In the afternoon, I meet with a nurse practitioner from the surgeon's office to do a medical history and a physical (even though I just had one in February.)

Right after that appointment, I meet with my actual surgeon to discuss the hospital stay and recovery.

Last time I met with the surgeon, he told me I'm welcome to bring someone with me to any appointments that I'd like, and that bringing someone who will be involved in my recovery is recommended when I meet with him again. I (and my cat, haha) will be staying with my parents for at least a week after the surgery, so my mom is going to come with me to the surgeon's appointment. She's also going to come to the nutrition workshop, which I think could be really helpful since it will hopefully give a clear picture of what eating will be like for me post-surgery. I don't think she would ever consciously try to tempt me into eating things I shouldn't, but this could be a good reinforcement of how I *should* be eating and why.

On a practical note, I'm working on drafting a durable power of attorney and living will. I fully trust that the surgery will go perfectly well, and I know that the chance of complications so severe they'd leave me incapacitated is almost nil, but it still seems a smart choice. What can I say? I'm a planner.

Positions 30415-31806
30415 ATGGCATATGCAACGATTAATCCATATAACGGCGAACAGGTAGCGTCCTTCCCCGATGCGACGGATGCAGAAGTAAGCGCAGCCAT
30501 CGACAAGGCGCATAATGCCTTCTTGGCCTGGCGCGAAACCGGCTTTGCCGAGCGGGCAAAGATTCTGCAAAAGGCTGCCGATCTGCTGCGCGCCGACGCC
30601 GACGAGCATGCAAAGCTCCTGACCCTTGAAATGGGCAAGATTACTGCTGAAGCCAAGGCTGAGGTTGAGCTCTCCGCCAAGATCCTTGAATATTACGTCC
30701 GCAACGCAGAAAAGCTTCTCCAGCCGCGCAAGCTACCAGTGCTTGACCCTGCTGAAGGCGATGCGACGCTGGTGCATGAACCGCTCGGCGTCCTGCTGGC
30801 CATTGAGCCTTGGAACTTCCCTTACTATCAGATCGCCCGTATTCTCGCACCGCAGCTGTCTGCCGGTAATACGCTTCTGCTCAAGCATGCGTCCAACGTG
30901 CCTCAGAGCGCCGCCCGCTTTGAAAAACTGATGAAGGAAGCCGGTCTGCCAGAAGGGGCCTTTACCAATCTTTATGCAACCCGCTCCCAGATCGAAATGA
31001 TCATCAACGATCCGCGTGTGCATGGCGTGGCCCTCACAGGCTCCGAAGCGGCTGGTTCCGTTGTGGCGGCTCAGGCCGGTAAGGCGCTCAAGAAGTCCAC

Kicking the soda habit

I'm just hanging out in the space between jumping through insurance hoops and doing pre-op classes and testing. I have a little over two months to go, and I'm starting to really focus on getting rid of soda. I switched to diet soda from regular a good 15+ years ago, but I knew it still wasn't good for me. I've tried to give it up in the past without a lot of success. With the surgery ahead of me and knowing I won't be able to have it afterwards, I have a lot more of an incentive to get rid of it once and for all.

I bought some sugar free Hawaiian Punch and Crystal Light on-the-go packs to add to bottles of water. My plan is to drink plain water unless I'm seriously jonesing for a soda fix, and then have a bottle of the flavored stuff.

Anyone have any tips for how to get past soda cravings?
Glen Allen Bariatric Surgeon